College for Creative Studies: Transportation Design


James Smithbauer

Ford Motor Company

Designer Manager, Truck Interiors

The roar of an engine, the thrill of the chase. Jim Smithbauer’s first word was “car.” As a child, he was mesmerized by the hot rods and action-packed sequences in “Bullitt” and “Smokey and the Bandit.” Today, he frequents auto shows around the world revealing his designs for Ford’s most anticipated rides.

“One of the things I enjoy most about my job is being able to show a vehicle to the public for the first time after having worked on it for years prior,” said Smithbauer. “It's like showing off a new baby, and you always hope no one will tell you it's ugly!”
Smithbauer began his career at Ford while he was a still a student at CCS. After interning at the manufacturer’s Design Center, he was hired to work on the complete interior appearance of various car and crossover lines. Some of his most rewarding projects include the 2010 Mustang interior, 2004 F150 interior, various Lincoln Navigator interiors and the upcoming Lincoln MKX and Ford Edge interiors.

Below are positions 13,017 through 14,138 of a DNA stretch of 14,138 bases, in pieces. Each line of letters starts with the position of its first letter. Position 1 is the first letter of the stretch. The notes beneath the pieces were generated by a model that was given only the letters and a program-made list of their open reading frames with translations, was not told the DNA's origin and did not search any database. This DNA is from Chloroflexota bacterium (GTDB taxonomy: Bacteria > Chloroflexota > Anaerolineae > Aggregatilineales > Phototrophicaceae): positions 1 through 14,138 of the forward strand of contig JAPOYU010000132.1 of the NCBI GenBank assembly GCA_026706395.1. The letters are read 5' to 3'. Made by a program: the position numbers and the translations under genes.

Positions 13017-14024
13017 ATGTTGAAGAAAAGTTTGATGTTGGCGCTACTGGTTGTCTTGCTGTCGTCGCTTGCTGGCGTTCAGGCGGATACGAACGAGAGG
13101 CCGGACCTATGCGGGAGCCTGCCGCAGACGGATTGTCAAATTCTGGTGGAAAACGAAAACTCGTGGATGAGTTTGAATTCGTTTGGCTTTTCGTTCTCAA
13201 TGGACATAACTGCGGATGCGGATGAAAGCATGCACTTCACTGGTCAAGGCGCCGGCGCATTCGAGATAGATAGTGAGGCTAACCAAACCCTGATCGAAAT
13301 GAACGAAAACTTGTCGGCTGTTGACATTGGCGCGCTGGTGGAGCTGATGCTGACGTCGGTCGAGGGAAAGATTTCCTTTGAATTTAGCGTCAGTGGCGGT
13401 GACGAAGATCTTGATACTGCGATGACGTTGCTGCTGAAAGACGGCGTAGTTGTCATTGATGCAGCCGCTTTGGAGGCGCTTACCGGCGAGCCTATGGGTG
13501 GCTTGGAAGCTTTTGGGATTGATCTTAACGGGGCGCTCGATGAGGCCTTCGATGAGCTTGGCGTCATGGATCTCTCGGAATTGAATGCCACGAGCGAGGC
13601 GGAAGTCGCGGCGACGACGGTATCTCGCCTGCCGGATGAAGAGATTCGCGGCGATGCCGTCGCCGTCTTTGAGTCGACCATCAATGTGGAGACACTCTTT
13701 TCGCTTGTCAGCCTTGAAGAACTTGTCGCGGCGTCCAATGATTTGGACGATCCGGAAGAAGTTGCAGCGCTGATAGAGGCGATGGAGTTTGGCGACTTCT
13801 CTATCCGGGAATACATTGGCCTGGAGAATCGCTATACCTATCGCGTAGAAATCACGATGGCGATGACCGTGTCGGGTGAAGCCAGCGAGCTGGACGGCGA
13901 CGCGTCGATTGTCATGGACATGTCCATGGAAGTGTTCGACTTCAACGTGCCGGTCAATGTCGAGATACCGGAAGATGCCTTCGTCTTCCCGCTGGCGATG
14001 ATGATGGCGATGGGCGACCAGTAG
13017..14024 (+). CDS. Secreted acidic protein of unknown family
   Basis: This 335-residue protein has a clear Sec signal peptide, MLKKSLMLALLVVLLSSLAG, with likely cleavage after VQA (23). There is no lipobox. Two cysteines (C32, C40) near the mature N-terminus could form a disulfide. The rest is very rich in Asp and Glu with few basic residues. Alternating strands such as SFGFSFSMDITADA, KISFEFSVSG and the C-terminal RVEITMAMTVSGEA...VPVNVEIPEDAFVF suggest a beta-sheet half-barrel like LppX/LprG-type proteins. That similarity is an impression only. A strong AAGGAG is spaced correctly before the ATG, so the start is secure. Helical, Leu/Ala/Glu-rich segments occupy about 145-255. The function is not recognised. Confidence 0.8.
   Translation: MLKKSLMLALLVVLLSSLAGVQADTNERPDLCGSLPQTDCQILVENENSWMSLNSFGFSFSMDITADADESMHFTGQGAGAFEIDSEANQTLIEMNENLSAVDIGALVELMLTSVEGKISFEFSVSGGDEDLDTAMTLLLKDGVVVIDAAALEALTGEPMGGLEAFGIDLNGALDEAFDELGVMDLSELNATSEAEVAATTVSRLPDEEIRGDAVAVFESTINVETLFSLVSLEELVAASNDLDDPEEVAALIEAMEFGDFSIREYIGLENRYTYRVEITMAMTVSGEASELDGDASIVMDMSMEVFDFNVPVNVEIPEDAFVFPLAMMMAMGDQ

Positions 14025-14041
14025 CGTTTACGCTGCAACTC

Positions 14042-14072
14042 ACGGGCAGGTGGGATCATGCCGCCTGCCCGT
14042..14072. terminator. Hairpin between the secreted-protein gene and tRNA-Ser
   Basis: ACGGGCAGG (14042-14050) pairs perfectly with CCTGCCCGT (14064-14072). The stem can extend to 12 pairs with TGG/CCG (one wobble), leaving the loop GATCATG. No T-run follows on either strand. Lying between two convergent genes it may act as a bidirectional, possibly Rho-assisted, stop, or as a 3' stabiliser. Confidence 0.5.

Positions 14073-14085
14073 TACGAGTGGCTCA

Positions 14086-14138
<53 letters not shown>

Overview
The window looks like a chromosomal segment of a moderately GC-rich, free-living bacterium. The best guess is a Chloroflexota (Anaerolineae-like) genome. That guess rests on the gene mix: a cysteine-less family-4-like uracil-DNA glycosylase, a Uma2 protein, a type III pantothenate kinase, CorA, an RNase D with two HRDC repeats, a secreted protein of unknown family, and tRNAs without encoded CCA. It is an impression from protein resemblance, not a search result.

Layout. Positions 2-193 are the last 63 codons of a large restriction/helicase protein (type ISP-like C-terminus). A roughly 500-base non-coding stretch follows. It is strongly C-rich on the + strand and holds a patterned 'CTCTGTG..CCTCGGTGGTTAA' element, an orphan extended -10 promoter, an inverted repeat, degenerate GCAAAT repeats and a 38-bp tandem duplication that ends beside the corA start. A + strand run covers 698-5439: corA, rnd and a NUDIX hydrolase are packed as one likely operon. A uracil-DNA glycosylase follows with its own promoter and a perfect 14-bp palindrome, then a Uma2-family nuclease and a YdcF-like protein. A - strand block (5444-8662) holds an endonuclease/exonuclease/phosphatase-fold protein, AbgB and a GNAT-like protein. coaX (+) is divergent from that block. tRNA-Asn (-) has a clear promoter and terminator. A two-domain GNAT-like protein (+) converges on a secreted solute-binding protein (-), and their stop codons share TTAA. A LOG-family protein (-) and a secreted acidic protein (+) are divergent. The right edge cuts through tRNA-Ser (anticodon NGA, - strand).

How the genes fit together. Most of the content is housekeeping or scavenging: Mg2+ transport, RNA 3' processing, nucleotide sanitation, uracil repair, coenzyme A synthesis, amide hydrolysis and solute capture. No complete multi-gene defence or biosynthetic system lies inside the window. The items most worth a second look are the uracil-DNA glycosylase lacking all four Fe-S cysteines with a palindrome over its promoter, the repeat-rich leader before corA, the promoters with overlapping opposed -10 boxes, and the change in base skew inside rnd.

“These interiors are unique—not only because of their sophisticated design, high quality materials and craftsmanship beyond what you'd expect in their respective classes, but because they usher in a new level of technology beyond what you'll find in any other vehicle, regardless of price,” Smithbauer explained.

“I've always loved cars, and, although certain movies have influenced me on projects like the Mustang, I've learned to step outside of my own experiences and find out more about what the customer really wants from the car or truck they're purchasing. Though I've had the opportunity to work on many vehicles, both interior and exterior over the years, the project that means the most to me is always the one I'll be showing to you next, but can't tell you about yet!”

As a design manager, Smithbauer leads a talented team of designers and modelers who use sketches, clay models and digital data to create the appearance of their project’s interiors.

“I'm always learning on the job, whether it's from an old veteran or a freshly minted CCS grad,” said the designer. “I'm continually amazed when someone creates a sketch that forces me to look at something in a new way. The day I think I know everything is the day I need a new career.”